An Interview With Eagle Cam Maestro Charles Barreca


Charles Barreca tapping a maple for sap during last year’s Sugar Maple Celebration at Duke Farms.

Written By: Jim Wright for Duke Farms and Conserve Wildlife Foundation

When you watch the Eagle Cam, it’s easy to forget that there’s someone a couple of miles away from the nest, making sure it is working smoothly — not always an easy task when the nest (and cam) are in such a remote location, and the technology is new.

That someone is Charles Barreca. Here’s a chance to get to know him a little better.

How long have you worked at Duke Farms?

Seven years now — I started in the fall of 2009.

Where are you from?

I grew up in Keyport, NJ, and went to school for environmental science at NJIT out of Newark.

From there I went on to work with the US Fish and Wildlife Service doing work with shorebirds, waterfowl and invasive plant species at Edwin B Forsythe and Blackwater Wildlife Refuges down in southern NJ and the Eastern Shore of Maryland.

I’ve always had a passion from wildlife since my mother took me out to parks and gave me books on nature. Working on things like this is a dream.

How long have you worked with the cam?

Since I started in 2009, one of my first tasks with the camera was repairing the cable when it got damaged by some falling ice in the winter of 2010.

I learned fairly quickly how to splice together broken cable, and from that point on I got more involved — especially after the company that made the original camera went defunct.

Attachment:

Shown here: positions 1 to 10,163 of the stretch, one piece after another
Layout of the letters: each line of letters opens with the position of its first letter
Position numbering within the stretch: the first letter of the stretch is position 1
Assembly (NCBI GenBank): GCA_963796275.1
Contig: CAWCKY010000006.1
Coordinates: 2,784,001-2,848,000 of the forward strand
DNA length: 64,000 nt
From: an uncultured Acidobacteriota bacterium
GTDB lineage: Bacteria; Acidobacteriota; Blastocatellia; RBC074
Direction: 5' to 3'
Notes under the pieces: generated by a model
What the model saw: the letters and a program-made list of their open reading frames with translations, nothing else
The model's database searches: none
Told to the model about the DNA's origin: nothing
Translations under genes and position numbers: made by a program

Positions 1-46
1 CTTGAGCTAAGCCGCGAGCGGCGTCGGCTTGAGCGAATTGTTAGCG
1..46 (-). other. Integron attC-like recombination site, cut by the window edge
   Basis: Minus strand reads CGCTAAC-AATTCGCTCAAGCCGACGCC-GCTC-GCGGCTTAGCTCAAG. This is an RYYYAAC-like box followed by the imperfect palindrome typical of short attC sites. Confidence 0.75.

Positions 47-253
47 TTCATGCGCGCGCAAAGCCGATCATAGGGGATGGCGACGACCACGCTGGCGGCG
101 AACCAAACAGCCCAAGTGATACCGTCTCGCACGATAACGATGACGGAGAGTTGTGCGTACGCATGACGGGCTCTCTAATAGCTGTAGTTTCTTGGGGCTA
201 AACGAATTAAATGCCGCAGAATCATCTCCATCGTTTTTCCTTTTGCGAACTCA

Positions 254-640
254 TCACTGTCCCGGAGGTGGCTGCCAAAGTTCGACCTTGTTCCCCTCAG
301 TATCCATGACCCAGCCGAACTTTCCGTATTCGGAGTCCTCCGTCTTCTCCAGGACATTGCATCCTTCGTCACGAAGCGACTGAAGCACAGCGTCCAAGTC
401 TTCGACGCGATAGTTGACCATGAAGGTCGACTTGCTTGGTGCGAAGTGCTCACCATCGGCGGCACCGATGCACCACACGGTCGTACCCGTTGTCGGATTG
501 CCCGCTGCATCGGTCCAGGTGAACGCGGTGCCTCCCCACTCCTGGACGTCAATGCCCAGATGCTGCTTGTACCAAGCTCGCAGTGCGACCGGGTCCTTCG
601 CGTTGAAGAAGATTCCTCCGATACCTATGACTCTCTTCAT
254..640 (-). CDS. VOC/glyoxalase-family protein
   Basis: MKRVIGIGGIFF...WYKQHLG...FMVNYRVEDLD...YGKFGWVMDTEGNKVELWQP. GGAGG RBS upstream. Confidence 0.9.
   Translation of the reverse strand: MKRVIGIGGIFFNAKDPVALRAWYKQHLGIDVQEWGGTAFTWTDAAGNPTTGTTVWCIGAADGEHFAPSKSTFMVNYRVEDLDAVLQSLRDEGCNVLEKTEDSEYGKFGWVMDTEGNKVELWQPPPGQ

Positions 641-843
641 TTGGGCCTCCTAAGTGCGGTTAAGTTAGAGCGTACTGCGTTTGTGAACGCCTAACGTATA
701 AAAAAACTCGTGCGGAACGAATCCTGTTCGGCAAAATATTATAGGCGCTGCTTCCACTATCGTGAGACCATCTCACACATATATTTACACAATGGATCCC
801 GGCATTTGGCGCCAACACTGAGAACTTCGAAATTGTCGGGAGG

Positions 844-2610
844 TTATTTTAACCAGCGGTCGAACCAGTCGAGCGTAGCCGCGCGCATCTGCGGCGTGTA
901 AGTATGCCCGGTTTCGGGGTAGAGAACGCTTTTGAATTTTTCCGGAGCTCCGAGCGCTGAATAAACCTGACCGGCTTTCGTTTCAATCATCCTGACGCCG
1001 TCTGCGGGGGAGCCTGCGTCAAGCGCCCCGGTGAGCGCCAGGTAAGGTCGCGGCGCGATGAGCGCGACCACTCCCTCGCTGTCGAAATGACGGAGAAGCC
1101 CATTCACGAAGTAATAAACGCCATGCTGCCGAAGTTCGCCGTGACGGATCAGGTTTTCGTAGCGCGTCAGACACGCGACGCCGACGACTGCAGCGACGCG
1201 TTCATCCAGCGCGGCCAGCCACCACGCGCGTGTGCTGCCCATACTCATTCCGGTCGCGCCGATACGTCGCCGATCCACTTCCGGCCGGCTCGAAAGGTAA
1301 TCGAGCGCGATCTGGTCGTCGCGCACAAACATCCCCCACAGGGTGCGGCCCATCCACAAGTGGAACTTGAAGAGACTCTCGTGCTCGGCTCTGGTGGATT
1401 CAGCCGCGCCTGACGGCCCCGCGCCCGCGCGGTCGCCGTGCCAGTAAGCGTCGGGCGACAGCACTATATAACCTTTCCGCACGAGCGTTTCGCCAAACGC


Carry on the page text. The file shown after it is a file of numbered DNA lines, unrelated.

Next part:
The old cam was constructed by Fuhrman Diversified, a company formerly based in Texas that made lots of interesting animal handling and monitoring equipment.

This made things especially challenging when we had to order replacement parts since the key parts of the old system had been modified by Fuhrman Diversified to work at double their original range (this modification likely lead to the failure of the system in 2012 since some connectors actually melted from too much power going thru the system).

What is the biggest challenge?

Getting camera parts up into the tree. Everything else is fairly simple in comparison.

What has been your most memorable moment with the nest?

Splicing together the old copper cable for the camera in December in 2011, when the temperature was in the teens, while our climber Jack Kuhlman is up the in the tree putting the camera in final position.

We had one bad winter where lots of stuff went wrong right at the last moment that we could get near the nest to do work.


Got a question or suggestion? E-mail Jim at

Jim Wright writes “The Bird Watcher” columnist for The [Bergen] Record. He is the author of four coffee-table books about wild places, and the deputy marsh warden of the Celery Farm Natural Area in Allendale, N.J.

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